By business segment, Old Navy net sales of $2.2 billion in the fourth quarter decreased 6 percent year-over-year. Comparable sales declined 7 percent. Officials cited weakness in demand from lower-income consumers and in the children and babies category, partially offset by strength in the women category. As stated last quarter, the company believes that Old Navy brought sales forward from fourth quarter to October as a result of its efforts to roll out its first Christmas sale earlier than usual, which also impacted growth for the quarter.

In the Gap division, net sales declined 9 percent to $1.1 billion in the fourth quarter; Comparable sales declined 4 percent. The closure of Yeezy Gap hurt growth in North America by about 2 percentage points. Softness in the children and babies categories was offset by strength in women.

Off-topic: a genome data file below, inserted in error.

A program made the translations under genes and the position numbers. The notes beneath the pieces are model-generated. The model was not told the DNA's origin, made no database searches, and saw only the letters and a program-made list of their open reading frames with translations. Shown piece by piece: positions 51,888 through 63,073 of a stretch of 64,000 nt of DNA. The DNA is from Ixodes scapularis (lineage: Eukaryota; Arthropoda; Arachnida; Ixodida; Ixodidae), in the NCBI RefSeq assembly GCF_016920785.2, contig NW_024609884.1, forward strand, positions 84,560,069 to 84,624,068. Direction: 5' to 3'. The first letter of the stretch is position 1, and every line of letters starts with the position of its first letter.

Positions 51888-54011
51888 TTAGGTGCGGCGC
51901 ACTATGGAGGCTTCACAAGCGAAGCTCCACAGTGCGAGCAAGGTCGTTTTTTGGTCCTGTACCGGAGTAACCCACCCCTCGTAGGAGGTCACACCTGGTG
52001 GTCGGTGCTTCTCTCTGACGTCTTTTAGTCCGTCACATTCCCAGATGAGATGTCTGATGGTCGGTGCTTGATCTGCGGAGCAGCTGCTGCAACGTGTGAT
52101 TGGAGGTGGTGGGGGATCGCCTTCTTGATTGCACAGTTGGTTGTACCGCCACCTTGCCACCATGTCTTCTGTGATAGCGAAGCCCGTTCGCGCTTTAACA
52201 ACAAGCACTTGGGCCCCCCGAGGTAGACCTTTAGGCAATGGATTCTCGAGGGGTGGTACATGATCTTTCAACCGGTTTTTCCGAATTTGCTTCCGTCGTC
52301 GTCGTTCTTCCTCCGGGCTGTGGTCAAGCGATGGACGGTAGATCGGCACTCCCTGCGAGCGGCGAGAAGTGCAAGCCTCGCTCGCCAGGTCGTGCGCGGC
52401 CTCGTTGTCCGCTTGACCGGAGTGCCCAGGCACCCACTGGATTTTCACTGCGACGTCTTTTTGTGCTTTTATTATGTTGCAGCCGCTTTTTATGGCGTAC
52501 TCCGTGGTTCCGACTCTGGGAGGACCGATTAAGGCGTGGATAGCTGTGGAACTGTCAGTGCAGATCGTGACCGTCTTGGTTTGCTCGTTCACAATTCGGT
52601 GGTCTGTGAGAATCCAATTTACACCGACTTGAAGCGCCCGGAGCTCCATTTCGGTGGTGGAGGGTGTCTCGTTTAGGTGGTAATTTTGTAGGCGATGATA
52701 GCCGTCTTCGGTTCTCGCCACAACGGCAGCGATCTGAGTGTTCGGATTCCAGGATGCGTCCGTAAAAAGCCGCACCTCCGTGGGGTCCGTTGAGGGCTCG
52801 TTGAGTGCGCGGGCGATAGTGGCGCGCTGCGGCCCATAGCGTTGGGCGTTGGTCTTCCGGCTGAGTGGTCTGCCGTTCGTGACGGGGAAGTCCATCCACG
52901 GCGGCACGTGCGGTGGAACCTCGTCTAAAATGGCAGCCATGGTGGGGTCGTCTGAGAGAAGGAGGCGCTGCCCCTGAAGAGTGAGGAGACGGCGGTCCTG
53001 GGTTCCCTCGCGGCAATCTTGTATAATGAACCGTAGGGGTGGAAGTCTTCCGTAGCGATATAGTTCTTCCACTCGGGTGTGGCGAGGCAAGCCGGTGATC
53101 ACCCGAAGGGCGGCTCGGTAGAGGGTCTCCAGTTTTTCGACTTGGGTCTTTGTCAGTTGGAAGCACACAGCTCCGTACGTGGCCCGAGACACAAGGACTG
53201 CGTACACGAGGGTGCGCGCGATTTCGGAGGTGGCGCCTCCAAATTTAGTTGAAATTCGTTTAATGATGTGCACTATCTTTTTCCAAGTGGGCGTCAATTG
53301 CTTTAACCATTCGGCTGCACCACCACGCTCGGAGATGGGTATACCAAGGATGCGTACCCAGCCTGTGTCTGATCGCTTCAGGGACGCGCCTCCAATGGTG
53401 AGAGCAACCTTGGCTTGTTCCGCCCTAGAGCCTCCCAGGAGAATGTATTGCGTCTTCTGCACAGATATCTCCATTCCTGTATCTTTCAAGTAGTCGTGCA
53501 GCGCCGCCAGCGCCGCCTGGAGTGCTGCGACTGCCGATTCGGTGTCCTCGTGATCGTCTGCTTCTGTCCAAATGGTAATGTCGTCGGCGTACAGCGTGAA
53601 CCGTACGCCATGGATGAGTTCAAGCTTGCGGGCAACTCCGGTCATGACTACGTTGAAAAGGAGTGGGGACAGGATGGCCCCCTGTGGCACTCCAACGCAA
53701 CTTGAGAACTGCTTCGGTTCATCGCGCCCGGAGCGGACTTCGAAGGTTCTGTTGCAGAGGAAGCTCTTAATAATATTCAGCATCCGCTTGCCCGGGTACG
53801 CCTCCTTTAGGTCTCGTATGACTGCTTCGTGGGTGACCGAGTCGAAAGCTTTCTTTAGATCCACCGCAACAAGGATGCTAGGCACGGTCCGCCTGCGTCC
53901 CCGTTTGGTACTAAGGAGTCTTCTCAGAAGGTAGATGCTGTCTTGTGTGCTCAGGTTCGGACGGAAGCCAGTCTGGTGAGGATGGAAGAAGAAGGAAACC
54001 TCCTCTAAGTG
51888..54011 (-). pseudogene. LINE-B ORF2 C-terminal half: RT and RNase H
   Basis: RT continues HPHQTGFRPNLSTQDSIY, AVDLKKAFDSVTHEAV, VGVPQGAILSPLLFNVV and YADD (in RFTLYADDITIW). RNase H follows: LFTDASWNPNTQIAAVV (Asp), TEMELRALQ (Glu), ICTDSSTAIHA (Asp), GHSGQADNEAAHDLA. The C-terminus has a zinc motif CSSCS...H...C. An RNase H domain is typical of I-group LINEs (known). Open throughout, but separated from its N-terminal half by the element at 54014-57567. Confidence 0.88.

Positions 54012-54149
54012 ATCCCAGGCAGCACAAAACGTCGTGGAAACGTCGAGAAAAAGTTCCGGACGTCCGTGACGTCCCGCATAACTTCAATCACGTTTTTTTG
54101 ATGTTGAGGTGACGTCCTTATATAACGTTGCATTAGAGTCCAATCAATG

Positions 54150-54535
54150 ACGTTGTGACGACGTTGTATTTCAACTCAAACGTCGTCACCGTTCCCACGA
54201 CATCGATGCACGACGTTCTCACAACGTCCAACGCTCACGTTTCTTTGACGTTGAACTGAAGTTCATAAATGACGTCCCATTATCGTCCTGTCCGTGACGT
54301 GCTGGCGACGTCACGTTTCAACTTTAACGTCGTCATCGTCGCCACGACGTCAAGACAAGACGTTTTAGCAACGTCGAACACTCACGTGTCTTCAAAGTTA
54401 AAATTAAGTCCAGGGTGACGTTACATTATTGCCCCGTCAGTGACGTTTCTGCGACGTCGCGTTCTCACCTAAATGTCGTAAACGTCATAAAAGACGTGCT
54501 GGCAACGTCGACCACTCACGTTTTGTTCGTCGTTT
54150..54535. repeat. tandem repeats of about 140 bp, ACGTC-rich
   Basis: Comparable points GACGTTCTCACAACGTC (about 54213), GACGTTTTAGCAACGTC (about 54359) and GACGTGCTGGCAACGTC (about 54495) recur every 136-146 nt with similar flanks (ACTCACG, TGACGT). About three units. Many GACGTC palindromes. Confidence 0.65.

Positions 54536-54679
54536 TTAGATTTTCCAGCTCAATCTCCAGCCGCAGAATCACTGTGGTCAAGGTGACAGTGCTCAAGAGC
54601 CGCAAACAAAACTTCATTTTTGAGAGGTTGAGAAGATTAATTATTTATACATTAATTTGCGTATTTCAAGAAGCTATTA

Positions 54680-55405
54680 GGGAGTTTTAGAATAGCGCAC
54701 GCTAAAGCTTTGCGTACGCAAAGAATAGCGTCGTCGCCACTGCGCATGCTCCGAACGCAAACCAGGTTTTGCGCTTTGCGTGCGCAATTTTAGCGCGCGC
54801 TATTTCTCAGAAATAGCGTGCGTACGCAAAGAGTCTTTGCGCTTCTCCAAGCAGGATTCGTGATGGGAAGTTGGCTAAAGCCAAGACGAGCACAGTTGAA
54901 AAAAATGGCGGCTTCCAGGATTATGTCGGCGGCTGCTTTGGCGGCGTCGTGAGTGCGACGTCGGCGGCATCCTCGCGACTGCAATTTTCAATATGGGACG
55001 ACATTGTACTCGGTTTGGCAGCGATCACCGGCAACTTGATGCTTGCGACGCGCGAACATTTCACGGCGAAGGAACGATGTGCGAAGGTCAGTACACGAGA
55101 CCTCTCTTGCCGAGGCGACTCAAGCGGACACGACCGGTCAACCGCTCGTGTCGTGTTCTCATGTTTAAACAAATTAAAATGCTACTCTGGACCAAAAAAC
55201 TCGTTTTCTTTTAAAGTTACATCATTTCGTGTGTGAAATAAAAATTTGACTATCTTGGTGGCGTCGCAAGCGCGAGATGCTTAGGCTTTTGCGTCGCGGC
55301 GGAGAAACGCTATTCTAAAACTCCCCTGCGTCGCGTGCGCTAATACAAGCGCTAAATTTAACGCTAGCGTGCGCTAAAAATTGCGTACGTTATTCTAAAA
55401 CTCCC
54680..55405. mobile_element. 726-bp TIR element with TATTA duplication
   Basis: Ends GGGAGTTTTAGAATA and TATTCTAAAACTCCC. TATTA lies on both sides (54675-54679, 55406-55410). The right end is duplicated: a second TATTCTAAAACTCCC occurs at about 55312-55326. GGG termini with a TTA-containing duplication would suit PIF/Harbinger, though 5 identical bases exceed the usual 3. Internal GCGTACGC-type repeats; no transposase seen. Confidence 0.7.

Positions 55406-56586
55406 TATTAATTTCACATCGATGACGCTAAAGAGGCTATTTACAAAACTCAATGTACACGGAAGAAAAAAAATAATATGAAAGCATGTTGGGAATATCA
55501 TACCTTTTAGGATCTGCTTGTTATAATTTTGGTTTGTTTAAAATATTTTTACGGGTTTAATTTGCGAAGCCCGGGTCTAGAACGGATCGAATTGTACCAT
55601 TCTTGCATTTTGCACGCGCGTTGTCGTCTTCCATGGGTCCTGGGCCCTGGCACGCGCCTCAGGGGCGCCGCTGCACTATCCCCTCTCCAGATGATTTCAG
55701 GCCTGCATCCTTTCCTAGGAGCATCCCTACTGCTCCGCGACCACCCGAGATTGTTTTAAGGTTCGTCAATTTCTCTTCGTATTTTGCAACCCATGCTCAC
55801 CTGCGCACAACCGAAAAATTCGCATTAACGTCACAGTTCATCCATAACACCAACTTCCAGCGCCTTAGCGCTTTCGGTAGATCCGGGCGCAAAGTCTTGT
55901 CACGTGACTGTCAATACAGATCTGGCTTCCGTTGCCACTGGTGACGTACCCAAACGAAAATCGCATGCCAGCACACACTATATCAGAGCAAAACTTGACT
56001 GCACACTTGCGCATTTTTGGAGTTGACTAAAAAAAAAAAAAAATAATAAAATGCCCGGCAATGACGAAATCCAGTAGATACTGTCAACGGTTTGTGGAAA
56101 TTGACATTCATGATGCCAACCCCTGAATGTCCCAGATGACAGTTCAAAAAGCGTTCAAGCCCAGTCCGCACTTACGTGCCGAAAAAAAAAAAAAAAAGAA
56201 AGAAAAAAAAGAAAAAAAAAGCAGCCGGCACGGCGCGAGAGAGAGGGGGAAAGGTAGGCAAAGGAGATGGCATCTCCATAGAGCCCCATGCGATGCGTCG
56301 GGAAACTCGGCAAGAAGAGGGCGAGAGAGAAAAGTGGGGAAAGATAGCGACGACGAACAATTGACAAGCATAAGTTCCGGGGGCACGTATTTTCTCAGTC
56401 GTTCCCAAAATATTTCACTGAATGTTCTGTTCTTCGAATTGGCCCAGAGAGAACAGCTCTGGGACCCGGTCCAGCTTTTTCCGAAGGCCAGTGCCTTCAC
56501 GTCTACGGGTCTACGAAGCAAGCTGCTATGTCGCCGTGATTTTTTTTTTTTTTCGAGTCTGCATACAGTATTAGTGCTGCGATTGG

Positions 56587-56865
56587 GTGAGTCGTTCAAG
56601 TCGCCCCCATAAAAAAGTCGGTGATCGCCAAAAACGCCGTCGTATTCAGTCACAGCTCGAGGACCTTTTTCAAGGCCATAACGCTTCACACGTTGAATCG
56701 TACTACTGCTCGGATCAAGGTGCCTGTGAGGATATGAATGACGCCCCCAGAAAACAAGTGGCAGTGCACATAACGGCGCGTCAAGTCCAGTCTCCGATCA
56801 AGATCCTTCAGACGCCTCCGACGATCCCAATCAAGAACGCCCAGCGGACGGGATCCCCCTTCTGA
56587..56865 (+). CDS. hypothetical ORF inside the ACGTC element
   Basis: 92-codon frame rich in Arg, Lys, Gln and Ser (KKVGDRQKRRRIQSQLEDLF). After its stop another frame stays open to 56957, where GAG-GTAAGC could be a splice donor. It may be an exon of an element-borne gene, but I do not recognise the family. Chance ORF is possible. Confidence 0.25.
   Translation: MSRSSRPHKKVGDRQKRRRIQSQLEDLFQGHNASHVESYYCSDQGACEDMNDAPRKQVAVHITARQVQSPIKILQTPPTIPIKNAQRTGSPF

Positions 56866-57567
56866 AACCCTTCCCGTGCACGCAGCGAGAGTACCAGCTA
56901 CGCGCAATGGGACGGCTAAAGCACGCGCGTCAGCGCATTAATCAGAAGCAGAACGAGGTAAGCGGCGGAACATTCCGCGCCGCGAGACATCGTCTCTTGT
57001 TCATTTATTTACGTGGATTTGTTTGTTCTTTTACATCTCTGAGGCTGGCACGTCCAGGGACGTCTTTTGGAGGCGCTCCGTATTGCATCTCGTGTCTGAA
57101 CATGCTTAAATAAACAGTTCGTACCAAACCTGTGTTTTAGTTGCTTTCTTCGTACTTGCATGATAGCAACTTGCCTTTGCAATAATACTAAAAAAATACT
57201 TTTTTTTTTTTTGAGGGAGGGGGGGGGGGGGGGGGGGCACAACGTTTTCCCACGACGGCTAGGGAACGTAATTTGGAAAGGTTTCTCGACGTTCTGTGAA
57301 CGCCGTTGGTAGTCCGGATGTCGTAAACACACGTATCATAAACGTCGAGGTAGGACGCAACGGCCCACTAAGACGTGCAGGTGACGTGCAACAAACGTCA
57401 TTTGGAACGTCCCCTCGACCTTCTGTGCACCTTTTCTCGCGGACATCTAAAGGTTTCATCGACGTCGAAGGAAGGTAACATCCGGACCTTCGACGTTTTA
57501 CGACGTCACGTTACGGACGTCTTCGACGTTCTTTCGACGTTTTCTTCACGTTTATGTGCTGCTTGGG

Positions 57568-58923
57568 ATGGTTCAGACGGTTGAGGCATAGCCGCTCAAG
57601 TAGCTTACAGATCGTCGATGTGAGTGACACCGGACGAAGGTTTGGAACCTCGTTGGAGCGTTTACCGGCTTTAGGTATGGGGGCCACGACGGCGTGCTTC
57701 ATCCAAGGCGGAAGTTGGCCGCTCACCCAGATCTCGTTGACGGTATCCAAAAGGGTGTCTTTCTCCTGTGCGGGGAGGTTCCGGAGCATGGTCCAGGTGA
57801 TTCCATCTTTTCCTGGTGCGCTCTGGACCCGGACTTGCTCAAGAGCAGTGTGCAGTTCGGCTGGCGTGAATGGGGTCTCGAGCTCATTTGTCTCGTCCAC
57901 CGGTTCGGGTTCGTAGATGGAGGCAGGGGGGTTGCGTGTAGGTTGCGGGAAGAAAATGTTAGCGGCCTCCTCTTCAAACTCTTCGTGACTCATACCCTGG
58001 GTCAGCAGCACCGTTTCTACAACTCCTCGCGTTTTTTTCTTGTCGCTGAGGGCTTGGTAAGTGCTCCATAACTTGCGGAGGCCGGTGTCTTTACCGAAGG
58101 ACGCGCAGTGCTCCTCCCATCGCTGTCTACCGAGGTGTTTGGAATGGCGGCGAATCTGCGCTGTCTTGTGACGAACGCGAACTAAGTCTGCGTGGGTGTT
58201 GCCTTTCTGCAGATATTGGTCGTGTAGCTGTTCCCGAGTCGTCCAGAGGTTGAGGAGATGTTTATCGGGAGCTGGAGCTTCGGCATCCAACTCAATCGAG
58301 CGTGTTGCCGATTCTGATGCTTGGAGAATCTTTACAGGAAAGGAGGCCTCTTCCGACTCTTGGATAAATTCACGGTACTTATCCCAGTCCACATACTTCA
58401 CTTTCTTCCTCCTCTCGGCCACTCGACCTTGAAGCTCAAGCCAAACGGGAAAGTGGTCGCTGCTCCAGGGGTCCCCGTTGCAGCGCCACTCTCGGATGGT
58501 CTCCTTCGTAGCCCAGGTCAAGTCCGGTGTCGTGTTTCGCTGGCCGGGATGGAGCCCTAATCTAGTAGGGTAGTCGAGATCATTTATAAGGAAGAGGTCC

Banana Republic’s net sales were $578 million in the fourth quarter, down 6 percent year-over-year. Fourth-quarter comparable sales declined 3 percent, driven by softness in outerwear and sweaters, as well as the holiday gift range.

“While dresses and suits propelled competitive growth during the quarter, the company recognizes that BR has benefited from the shift in consumer preferences toward occasion-related and work-related categories as people return to work and events post-COVID[-19]’ the company said in its statement.

At Athleta, fourth-quarter net sales of $436 million decreased 1 percent year-over-year and comparable sales decreased 5 percent due to continued product acceptance issues.

Last July, former Gap Inc. CEO and President Sonia Syngal was forced out of the company. Trouble continued in September when Gap split from Kanye West — and formed a lucrative partnership with the Gap Yeezy line — after both parties couldn’t see eye to eye and the entertainer subsequently made increasingly erratic statements. In the same month, Gap cut about 500 jobs, mostly in its corporate offices. In the third quarter of last year, Gap Inc. announced annual savings of $250 million. Over the past six months, the company has identified a total of $550 million in annual savings.